Since 1995 with the publication of Daniel Goleman’s best seller on emotional intelligence, this topic has been booming until today, however, it is still a factor little considered in the areas of people management within companies, when emotional intelligence in leaders is a key factor in their success.

Several studies published during the last decade have shown that emotional intelligence correlates directly with the achievement of leaders, unlike what happens with IQ, which only has an impact at the beginning of working life, but loses relevance at the time of having to lead other people.

This makes a lot of sense when we think that when managing teams what we are doing is having to manage their motivations, worries, moods, etc. In other words, we have to be able to manage the emotions of those around us, convey a sense of purpose and manage motivation.

Thus, thinking that leaders have to know everything or know even the smallest part of their job is not true (although in some cultures it may be desirable), what a person who wants to lead with excellence really needs to know is how to manage himself and thus support the management of the internal states of his team.

Someone who has developed high levels of emotional intelligence understands what are called emotional patterns, that is, the relationship between thought, emotion and action. Put simply, these factors influence each other, so that when you have a thought, for example, that it is not possible to achieve the goal of the month, the body reacts with emotions such as frustration, disappointment or sadness. It will be these emotional states that will then guide the person’s behavior, directly impacting their results.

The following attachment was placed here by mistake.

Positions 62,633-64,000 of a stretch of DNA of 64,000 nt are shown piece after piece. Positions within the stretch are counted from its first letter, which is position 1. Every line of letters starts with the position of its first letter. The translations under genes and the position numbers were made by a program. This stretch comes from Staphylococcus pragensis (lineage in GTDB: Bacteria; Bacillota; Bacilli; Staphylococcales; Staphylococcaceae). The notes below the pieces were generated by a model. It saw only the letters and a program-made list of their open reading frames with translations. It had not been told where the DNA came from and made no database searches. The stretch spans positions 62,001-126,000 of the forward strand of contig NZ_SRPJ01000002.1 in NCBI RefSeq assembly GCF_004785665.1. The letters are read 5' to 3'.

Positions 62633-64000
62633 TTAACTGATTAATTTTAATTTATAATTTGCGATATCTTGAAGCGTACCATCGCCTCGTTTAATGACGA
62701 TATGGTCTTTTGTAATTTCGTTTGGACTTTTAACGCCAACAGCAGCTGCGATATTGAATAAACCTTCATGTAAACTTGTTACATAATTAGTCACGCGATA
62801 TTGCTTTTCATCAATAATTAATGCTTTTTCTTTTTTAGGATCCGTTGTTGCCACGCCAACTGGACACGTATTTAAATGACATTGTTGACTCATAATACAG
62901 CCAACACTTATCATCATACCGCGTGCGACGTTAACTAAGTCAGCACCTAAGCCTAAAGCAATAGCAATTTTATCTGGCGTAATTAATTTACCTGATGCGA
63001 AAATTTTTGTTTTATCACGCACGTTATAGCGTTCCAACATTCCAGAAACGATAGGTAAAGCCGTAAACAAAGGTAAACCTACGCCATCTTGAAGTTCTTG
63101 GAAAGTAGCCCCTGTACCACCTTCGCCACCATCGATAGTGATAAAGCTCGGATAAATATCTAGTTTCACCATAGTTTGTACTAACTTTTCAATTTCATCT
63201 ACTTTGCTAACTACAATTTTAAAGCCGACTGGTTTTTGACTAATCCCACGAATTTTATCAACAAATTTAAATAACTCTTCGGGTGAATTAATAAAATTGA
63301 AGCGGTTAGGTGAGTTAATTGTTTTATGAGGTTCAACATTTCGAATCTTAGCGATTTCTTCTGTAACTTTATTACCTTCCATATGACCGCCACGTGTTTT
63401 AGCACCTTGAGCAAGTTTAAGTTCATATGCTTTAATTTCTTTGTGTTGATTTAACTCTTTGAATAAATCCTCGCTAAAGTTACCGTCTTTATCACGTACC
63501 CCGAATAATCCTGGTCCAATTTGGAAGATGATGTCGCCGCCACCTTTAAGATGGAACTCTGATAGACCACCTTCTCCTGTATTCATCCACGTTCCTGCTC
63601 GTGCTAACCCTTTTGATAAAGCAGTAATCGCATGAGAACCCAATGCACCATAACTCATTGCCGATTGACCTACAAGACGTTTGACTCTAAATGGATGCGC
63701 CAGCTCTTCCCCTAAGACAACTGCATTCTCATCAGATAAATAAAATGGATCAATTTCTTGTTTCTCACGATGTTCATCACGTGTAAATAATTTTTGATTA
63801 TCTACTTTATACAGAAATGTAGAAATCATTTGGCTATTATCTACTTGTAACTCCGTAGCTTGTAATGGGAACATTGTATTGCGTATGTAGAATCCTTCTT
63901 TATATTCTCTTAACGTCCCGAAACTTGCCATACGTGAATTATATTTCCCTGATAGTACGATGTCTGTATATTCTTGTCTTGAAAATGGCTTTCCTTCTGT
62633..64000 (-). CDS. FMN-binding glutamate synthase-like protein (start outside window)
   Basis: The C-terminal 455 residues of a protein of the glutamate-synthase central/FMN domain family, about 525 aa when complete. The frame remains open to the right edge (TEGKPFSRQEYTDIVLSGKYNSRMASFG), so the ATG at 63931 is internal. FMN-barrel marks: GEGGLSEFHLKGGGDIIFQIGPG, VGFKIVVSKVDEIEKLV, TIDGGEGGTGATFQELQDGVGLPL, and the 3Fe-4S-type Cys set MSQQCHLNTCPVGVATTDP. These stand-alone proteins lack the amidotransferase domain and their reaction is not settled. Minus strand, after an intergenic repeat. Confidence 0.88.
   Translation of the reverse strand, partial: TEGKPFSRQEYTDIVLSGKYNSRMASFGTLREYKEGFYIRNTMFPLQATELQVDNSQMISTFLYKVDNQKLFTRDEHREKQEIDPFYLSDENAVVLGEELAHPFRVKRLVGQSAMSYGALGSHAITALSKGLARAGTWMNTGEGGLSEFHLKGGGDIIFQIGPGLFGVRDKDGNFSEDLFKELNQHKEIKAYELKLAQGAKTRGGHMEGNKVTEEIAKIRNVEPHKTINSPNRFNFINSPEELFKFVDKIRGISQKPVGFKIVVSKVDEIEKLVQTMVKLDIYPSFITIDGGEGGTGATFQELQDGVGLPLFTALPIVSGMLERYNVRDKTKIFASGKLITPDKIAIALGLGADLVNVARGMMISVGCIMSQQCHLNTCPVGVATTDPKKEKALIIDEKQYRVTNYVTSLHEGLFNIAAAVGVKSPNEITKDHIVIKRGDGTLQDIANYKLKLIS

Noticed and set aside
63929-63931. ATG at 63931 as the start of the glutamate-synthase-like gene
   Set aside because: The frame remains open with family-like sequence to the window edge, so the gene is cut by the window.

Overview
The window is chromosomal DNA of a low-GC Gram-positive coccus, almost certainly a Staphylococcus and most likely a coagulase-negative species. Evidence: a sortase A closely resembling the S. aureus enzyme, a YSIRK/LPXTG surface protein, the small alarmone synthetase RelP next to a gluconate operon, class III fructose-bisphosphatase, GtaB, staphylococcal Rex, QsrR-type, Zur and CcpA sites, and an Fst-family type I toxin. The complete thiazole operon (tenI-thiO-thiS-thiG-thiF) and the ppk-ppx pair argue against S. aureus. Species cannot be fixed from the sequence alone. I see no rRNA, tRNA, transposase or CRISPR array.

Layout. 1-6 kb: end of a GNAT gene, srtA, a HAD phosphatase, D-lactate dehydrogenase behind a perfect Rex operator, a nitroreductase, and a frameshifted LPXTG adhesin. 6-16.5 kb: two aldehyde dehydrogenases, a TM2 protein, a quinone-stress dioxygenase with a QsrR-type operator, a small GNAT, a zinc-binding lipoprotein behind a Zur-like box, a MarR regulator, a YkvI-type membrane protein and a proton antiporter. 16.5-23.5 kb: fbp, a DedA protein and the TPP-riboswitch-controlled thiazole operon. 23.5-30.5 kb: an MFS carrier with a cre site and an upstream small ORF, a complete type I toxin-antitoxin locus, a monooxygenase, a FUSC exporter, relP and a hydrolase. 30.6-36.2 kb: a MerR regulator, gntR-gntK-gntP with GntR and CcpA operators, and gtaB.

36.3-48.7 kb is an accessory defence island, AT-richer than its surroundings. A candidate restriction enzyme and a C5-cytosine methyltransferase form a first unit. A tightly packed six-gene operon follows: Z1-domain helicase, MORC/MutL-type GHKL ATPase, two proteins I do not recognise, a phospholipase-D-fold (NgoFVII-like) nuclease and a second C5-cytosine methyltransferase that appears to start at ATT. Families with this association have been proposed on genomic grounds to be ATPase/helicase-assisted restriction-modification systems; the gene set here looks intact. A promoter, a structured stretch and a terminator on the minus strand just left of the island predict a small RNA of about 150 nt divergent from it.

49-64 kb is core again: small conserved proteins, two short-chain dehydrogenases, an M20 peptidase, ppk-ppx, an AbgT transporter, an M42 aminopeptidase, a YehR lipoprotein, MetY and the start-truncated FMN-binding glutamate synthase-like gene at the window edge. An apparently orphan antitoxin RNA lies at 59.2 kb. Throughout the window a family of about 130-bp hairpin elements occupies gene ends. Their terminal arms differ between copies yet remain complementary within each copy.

So, when we think about developing leaders in an organization, or when we are looking for talented leaders to join our teams, we need to see how developed these skills are. In this way, we will not only know if the person is the right person for the role, but we will also be able to provide support on the key points that need to be improved to become an exceptional leader.

Leading from the authority of the position is already a counter-cultural element, while doing it only by seniority in the organization is questionable for the rest of the team, who expect (and need) that the person in front listens, welcomes, motivates and manages what happens from the individual to the collective, with the sole purpose of making the whole achieve extraordinary results, both on “good” days and on those that are not so good.

It is worth asking then, how present is emotional intelligence in the leaders of our organizations? What are we doing to know their level of emotional intelligence and support the development of these competencies? I hope that it is part of the effective management of people and leaders and, if it is not, that from now on it begins to take the place it has in the results. We already have the challenge, now it is up to us to take it on.